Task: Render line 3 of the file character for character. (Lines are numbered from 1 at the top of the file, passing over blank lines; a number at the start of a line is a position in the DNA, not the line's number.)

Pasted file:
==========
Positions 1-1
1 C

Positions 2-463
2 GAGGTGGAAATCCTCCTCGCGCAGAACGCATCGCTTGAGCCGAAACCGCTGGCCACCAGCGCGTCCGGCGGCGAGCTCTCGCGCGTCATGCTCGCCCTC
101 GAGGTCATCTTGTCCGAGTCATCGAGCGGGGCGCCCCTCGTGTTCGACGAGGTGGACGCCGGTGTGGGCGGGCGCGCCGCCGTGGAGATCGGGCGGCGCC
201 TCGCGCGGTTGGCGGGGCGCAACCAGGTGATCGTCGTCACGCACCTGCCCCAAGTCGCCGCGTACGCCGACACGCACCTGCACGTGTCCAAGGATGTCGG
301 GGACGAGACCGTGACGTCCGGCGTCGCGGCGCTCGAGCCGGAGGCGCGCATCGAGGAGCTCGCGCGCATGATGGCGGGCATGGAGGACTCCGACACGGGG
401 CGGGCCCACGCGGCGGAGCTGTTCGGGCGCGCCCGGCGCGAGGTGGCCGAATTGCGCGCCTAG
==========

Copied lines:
Positions 2-463